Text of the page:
Netflix racks up $1.5 billion in debt

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Netflix is apparently reaching $1.5 billion in long-term debt to help pay for new content, licensing acquisitions and potentially even a concert.

This comes after Netflix announced on Feb. 2 that they would be taking on an additional $1 billion in debt, a figure which quickly increased. Netflix has also made it public that it will pay $700 million in 2022 and $800 million in 2025 to pay off the debt it is currently incurring.

In addition to this, Netflix has stated that the sale of the debt is expected to close by Feb. 5 2105 and will be subject to usual closing conditions.

In a report filed in January, Netflix CEO Reed Hastings and CFO David Wells told prospective investors that the company was planning to raise at least a billion dollars due to the “current favourable interest-rate environment,” a clear nod to the volatile economy’s fluctuating rates.

According to Hastings and Wells, “Over the next few years we expect to continue financing our original content expansion with long-term debt,” Hastings and Wells wrote in the letter. “As long as the maturities are spread out, and the interest cost is built into our content budgets, we think long-term debt is the best way for Netflix to finance the production of content.”

As for what the money will directly go towards, Hastings and Wells will use the surplus of money to increase funding for original Netflix projects launching in the next few months with the acclaimed show House of Cards coming back for its third season on Feb. 27.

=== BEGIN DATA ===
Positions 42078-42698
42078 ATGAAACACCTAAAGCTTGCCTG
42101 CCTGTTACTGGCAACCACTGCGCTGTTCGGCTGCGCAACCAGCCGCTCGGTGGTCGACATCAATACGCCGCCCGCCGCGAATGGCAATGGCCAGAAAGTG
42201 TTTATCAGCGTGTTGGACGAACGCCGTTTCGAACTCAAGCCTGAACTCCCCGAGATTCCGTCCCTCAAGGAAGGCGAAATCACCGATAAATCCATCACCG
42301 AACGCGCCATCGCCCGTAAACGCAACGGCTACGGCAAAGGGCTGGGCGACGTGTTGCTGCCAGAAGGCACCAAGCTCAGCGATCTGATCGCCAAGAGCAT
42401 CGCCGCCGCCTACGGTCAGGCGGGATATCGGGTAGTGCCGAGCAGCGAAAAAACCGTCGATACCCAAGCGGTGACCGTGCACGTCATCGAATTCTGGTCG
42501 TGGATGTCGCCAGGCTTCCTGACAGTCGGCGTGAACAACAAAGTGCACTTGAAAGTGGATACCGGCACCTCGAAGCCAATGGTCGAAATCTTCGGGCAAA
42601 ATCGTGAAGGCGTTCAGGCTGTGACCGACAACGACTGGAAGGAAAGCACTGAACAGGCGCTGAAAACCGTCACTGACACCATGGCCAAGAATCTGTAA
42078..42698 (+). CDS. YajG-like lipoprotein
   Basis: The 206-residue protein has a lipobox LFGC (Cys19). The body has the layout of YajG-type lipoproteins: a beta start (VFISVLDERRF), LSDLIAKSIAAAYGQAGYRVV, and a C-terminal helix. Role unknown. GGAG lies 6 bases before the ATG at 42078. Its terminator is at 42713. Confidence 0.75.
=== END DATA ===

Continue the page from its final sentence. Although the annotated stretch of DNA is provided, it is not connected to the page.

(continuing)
In addition to House of Cards, Netflix will also use the money to launch around 320 hours of other new and returning original series in addition to films, documentaries and comedy specials. If Netflix keeps true to this figure, it would constitute a 66 per cent rise in originally-produced material since 2014.

When asked about the future of Netflix in regards to the new debt, Hastings and Wells wrote shareholders that, “There are numerous local competitors and a thirst for movies and TV shows from around the world. Later in the year, we’ll launch additional major countries, in keeping with our global strategy”.

“Our international expansion strategy over the last few years has been to expand as fast as we can while staying profitable on a global basis. Progress has been so strong that we now believe we can complete our global expansion over the next two years, while staying profitable, which is earlier than we expected. We then intend to generate material global profits from 2017 and onwards.”

Despite being optimistic about the future of Netflix, Standard and Poor, an American financial service and rating company, recently downgraded Netflix’s stock value stating that, “The downgrade and negative outlook reflects our expectation that Netflix will incur significant discretionary cash-flow deficits over the next several years and that debt leverage will be high during that time”.

“Netflix remains dependent on movie and TV studios for content, and we expect the company to increase its investments in original programming for which success is often unpredictable.”

Regardless of the future economic woes of Netflix, one thing is certain: Netflix is clearly asserting itself as a media powerhouse, and will continue to dominate the online streaming world as long as it put profit second to content. You have to spend money to make money, and Netflix is clearly willing to pay the price.

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